This Week’s 10 Most Important Art News Stories

Artsy Editorial
Oct 16, 2015 9:40PM
Gravel Plants, 2006
Burning in Water


Frieze week auctions brought in big returns, with Sotheby’s 20th-century Italian art and Contemporary art auctions fetching $118.8 million, Christie’s Post-War and Contemporary Evening Sale amassing $54.5 million, and Phillips Contemporary art sale bringing in $47.9 million. Lucio Fontana’s Concetto spaziale, La fine di Dio (1963) broke the record for a work by a Post-War Italian artist with a sale of $24,676,668 at Sotheby’s. Phillips sold 100 percent of its lots, with Cy Twombly’s Untitled (2006) taking the top spot at $12 million. At Christie’s, Peter Doig’s top lot, Cabin Essence (1993), fetched $14.6 million. (via ArtInfo, ARTnews)


After reviewing “ample circumstantial evidence,” a judge has ruled that the two lawsuits against the Knoedler & Company gallery will be going to trial in January. The gallery and its owners are accused of knowingly selling 32 forged Modernist masterworks over the course of 15 years, before the gallery shuttered its doors in 2011. (via the New York Times)


Jeffrey Deitch and Larry Gagosian have announced plans to collaborate for the first time on an exhibition in Miami this December. “Unrealism,” set to open December 1st and run throughout Art Basel in Miami Beach, will focus on figurative painting and sculpture, featuring work by artists such as John Currin, Elizabeth Peyton,  and Urs Fischer. (via the New York Times)


Iconic German photographer Hilla Becher died this week at the age of 81. A longtime instructor at the Kunstakademie Düsseldorf, Becher also won the 2002 Erasmus Prize and the 2014 Grand Prize for Culture of the Sparkasse Cultural Foundation of the Rhineland. Known for the black and white photography she created in collaboration with her husband, Bernd, she has participatedin multiple editions of Documenta, and had retrospectives at MoMA and ICA London, among others. (via the New York Times) 


A “Diversity in the Arts” study published by the University of Maryland’s DeVos Institute of Arts Management reports a grim economic state for African-American and Latino nonprofit arts centers in the U.S. The report shows that when black or Latino exhibitions are held at large, mainstream organizations, smaller nonprofits face the consequences in diminishing donations and attendance. A possible solution, according to the study, is for donors to give larger grants to a smaller number of institutions. (via the L.A. Times)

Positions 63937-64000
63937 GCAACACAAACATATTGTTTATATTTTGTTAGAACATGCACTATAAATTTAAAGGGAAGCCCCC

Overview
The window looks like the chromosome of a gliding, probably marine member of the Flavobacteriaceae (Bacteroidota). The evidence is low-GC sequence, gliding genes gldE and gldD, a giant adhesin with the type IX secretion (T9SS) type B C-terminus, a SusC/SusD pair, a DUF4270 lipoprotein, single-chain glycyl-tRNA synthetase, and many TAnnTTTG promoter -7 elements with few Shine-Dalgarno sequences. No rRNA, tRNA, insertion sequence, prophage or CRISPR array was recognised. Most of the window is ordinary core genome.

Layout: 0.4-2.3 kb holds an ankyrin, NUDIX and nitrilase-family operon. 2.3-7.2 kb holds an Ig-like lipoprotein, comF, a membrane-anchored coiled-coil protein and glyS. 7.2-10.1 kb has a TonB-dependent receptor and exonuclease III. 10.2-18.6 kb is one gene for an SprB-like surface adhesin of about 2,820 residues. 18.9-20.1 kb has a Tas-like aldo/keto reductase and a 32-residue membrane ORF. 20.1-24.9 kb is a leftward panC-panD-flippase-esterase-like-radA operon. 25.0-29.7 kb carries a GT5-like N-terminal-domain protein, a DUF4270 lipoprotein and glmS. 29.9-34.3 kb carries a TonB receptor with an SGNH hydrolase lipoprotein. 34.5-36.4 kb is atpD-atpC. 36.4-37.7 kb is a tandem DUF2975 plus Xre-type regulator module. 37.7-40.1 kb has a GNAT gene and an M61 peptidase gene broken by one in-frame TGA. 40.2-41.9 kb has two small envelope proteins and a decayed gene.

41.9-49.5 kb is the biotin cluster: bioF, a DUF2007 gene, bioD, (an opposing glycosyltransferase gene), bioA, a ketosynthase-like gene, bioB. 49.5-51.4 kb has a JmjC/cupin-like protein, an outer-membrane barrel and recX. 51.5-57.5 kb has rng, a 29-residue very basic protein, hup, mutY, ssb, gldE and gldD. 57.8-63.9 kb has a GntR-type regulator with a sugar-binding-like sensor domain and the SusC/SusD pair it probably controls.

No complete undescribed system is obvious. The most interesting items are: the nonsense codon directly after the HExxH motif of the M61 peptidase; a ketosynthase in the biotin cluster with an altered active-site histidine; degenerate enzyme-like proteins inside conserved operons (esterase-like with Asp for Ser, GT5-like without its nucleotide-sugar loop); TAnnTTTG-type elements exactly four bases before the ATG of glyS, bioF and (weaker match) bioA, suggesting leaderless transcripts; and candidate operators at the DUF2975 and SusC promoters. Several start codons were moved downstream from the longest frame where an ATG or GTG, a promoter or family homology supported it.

Ai Weiwei signed a book deal this week with Crown Publishing Group to publish his first memoir. The book, set for release in spring 2017, promises to tell the story of recent Chinese cultural history through the lens of both the artist’s and his father’s lives. (via the New York Times)


Joleen and Mitch Julis have given the Hirshhorn Museum and Sculpture Garden a $2 million donation—the largest gift from an individual that the museum has received. The gift is to be used for the integration of technology into programming, in addition to the creation of the “Future Fund” for a renovation of the museum’s sculpture garden and lobby. (via The Washington Post)


An exhibition of work by Dominique Goblet and Kai Pfeiffer has been prematurely removed from display at St. Petersburg’s Nabokov Museum, due to a request from the University of St. Petersburg, which oversees the museum. A part of the international festival Boomfest, the show was first conspicuously censored by the artists after the museum director expressed concerns about the prevalence of nudity in the illustrations, which depict a 50-year-old woman’s fantasies of naked men in a “garden of paradise.” (via The Moscow Times)


A group calling itself “The Arabian Street Artists” achieved an unusually high-profile expression of their discontentment with the show Homeland this week, scrawling “Homeland is racist,” “Homeland is a joke, and it didn’t make us laugh,” and other critical messages across the walls of a fictional Syrian refugee camp in the most recent episode. Hired by the show to make the set more realistic, the trio took it as an opportunity to convey the misrepresentations present in the show. Co-creator of the show Alex Gansa, has stated that while they wish they had caught the messages before the episode aired, they “admire this act of artistic sabotage.” (via Hyperallergic)


ArtPrize has announced this year’s winners. The seventh edition of the competition sees Loveless PhotoFiber’s Northwood Awakening (2015) winning the public vote grand prize, and Kate Gilmore’s Higher Ground (2015) winning the juried grand prize, with each prize winner receiving $200,000. (via Artforum)

Make your weekend plans with our preview of exhibitions on view in cities across the globe.

Artsy Editorial